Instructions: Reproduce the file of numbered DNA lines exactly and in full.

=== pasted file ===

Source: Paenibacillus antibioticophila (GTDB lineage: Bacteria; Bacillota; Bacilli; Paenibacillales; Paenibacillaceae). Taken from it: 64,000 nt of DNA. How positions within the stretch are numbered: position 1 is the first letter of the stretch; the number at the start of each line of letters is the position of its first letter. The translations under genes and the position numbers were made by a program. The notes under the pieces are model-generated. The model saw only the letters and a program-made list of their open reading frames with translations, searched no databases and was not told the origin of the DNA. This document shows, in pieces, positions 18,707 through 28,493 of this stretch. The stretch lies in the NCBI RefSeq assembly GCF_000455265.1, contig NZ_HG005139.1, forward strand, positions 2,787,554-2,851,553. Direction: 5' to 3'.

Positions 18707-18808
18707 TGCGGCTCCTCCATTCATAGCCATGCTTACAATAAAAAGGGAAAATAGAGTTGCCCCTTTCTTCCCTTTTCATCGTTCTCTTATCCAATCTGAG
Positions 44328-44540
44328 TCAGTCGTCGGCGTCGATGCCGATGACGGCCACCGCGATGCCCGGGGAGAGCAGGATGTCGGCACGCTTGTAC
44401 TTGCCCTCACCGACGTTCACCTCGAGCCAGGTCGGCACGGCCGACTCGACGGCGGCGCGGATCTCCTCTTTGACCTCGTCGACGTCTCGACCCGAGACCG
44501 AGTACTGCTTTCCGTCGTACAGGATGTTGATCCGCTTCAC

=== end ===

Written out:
Source: Paenibacillus antibioticophila (GTDB lineage: Bacteria; Bacillota; Bacilli; Paenibacillales; Paenibacillaceae). Taken from it: 64,000 nt of DNA. How positions within the stretch are numbered: position 1 is the first letter of the stretch; the number at the start of each line of letters is the position of its first letter. The translations under genes and the position numbers were made by a program. The notes under the pieces are model-generated. The model saw only the letters and a program-made list of their open reading frames with translations, searched no databases and was not told the origin of the DNA. This document shows, in pieces, positions 18,707 through 28,493 of this stretch. The stretch lies in the NCBI RefSeq assembly GCF_000455265.1, contig NZ_HG005139.1, forward strand, positions 2,787,554-2,851,553. Direction: 5' to 3'.

Positions 18707-18808
18707 TGCGGCTCCTCCATTCATAGCCATGCTTACAATAAAAAGGGAAAATAGAGTTGCCCCTTTCTTCCCTTTTCATCGTTCTCTTATCCAATCTGAG
Positions 44328-44540
44328 TCAGTCGTCGGCGTCGATGCCGATGACGGCCACCGCGATGCCCGGGGAGAGCAGGATGTCGGCACGCTTGTAC
44401 TTGCCCTCACCGACGTTCACCTCGAGCCAGGTCGGCACGGCCGACTCGACGGCGGCGCGGATCTCCTCTTTGACCTCGTCGACGTCTCGACCCGAGACCG
44501 AGTACTGCTTTCCGTCGTACAGGATGTTGATCCGCTTCAC